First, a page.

On the eastern boundary of the City of London is a church dedicated to the patron saint of boundaries. This is St Botolph without Aldgate and Holy Trinity Minories, which is a mouthful, so it’s more often abbreviated to the much easier Aldgate Church.
It’s named after Saint Botolph, who died around 680, and was an English abbot and saint. He is regarded as the patron saint of boundaries, and by extension, of trade and travel. The City of London had four churches along its Roman Wall devoted to the Saint, of which three survive, including this one at Aldgate.
There’s been a church here since at least 1115, although there’s suggestions that it could be older. The medieval church was rebuilt in the 16th century, and although that building survived the ravages of the Great Fire of London, it didn’t survive changing fashions, and was completely rebuilt in 1741-44, and that’s the church we see today.
It was however badly damaged during WWII and restored, and then ironically for a church that survived the Great Fire of London, was badly damaged by a fire in 1965, and restored again.
The dark brick exterior of the church is also a bit misleading as it’s made from yellow stock bricks, but was darkened by Victorian pollution. It could be cleaned, but a bit like when they cleaned 10 Downing Street in the 1950s and people really didn’t like the cleaned bricks, so to clean the church would just look wrong. It’s dark and is likely to remain so.
The darkness of the exterior is a total contrast though to the interior, which has taken the concept of whitewashing to its near limit, with not just the walls painted white and the columns painted white, but also the ornate ceiling decoration all whitewashed.
Eyes down and you get wooden pews that have avoided the whitewashing, but heavenward and the lack of colour is almost a bit of a shock considering the richness of the decorative plasterwork. That plasterwork really deserves looking at, with a deep frieze lined with carved angels supporting coats of arms of the City of London’s livery companies.
Look closely next to the pulpit and there’s an ornate ironwork stand, and that’s for the Lord Mayor’s sword should he or she ever visit. Several churches have them, a legacy of when the Lord Mayor would visit a different church each Sunday, and his sword of state needed somewhere to rest.
St Botolph’s has the oldest working church organ in the country. Pre-dating the current church (c1705), it is attributed to the organ builder Renatus Harris.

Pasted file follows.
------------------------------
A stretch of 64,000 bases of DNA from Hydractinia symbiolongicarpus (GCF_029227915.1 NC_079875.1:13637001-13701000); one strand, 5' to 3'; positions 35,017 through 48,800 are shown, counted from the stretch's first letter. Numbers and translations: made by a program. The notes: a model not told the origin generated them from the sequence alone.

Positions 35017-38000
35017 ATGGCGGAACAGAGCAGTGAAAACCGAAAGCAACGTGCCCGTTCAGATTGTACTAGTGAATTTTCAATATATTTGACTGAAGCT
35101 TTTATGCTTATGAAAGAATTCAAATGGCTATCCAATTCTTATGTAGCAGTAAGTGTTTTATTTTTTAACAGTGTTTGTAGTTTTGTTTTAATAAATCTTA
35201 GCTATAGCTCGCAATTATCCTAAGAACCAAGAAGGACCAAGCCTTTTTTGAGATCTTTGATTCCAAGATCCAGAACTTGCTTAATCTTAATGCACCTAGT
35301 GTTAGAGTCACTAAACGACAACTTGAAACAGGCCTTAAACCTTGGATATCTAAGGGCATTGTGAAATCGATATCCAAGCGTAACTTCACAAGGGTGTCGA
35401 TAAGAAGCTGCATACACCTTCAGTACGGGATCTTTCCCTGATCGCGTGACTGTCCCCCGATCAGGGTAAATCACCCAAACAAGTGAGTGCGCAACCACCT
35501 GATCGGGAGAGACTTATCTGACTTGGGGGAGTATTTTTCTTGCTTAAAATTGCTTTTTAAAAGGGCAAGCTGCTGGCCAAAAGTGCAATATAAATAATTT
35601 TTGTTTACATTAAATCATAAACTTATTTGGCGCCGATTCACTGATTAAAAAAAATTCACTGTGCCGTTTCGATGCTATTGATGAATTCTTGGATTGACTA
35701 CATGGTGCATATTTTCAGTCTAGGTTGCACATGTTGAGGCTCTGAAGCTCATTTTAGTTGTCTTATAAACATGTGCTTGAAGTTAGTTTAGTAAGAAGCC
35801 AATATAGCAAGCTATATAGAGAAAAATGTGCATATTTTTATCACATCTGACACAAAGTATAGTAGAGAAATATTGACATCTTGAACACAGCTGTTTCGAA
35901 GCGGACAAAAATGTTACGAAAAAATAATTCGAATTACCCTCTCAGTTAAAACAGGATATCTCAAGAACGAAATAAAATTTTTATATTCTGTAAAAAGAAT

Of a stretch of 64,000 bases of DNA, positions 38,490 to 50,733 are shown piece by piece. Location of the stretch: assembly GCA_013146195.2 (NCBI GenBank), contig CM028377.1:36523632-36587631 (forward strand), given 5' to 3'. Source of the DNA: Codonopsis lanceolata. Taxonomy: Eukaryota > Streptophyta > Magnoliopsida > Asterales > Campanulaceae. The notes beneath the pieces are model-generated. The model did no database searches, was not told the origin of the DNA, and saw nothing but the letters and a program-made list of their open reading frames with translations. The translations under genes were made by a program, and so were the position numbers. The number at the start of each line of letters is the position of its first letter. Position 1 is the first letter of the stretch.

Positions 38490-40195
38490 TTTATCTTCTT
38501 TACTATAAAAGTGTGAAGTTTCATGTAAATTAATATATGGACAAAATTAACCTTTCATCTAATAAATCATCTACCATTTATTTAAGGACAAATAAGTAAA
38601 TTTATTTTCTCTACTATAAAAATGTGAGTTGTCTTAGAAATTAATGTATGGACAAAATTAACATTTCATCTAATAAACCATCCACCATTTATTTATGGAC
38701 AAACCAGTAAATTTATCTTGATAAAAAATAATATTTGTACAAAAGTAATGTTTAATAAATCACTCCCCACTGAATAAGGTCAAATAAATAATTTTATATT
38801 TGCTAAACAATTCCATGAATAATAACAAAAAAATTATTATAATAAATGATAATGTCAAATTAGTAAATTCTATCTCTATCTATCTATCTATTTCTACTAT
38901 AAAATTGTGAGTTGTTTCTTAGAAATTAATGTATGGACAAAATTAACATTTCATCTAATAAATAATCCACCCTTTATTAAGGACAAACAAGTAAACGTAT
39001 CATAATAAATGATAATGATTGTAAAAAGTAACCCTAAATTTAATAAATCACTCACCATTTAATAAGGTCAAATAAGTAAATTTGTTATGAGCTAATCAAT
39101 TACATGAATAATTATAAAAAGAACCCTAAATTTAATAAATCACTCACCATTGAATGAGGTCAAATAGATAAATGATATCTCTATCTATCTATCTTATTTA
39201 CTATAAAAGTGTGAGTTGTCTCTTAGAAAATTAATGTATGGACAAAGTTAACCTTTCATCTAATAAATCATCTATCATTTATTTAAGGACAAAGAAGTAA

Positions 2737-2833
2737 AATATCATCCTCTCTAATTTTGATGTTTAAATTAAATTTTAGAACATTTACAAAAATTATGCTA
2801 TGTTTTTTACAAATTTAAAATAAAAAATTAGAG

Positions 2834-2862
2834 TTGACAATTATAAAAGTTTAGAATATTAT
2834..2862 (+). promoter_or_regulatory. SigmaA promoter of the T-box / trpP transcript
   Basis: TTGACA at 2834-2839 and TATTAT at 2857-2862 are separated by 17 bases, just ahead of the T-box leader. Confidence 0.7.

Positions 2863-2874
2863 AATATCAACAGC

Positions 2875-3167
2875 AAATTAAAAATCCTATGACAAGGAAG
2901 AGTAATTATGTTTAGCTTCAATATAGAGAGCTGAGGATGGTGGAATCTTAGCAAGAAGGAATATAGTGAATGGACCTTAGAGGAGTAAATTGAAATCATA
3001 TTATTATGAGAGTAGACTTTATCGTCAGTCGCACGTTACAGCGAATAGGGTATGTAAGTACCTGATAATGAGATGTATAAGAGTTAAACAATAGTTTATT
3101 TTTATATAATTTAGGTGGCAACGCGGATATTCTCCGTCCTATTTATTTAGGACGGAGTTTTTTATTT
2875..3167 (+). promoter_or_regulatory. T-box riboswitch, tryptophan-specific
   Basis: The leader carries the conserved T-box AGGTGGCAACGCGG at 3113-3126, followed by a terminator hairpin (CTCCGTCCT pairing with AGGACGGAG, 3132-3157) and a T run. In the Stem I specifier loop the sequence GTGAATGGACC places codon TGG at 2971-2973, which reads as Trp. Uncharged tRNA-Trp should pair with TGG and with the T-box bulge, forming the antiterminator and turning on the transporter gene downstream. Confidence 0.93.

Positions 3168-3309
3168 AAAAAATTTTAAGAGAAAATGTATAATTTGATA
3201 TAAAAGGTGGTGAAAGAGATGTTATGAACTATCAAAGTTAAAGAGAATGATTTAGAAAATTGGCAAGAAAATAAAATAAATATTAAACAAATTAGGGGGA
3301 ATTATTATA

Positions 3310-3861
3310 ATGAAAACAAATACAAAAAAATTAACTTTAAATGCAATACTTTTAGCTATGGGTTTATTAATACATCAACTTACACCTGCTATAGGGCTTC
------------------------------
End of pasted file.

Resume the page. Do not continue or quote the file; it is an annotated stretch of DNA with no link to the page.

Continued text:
There’s also an empty niche by the entrance, and do read the notice that’s there — as it used to contain a bust of John Cass, who was a slaver, and the bust was removed last year. A sign remains to remind us of the decision and what used to be there, and to reflect on the decisions of our ancestors who not only traded in slaves, but applauded the people who did so by putting up statues of them.
Dotted around the church are a number of memorials as you expect, but the one to John Dow is particularly fine and also a rare burst of pre-puritan colour in this colourless space. There’s also a rather fine wood carving panel that was moved here when its previous home, a church down the road in Whitechapel was destroyed during WWII.
More recent is a stained glass window in memory of a former Lord Mayor of London who was elected in 1998.
It’s been suggested that the church was known for being regularly paraded around by prostitutes to avoid being accused of waiting on street corners, however, I can find only one source for that claim, so caveat emptor, especially as the church wasn’t on a traffic island at the time as claimed. There are no references to the Church of Prostitutes in contemporary newspapers or books that I can find, and all the other websites seem to have cited the same singular source as Wikipedia.
Sadly, as with the fashions of the time, after the war, the church was effectively turned into a roundabout as the area was redeveloped into a large road junction, but in recent years more sensible thinking has seen the roads removed and where there was once choking fumes, is now a public square and garden.
If you’re in the area, there’s also the remarkable medieval wall inside a nearby office that anyone can pop in and ask to have a look at.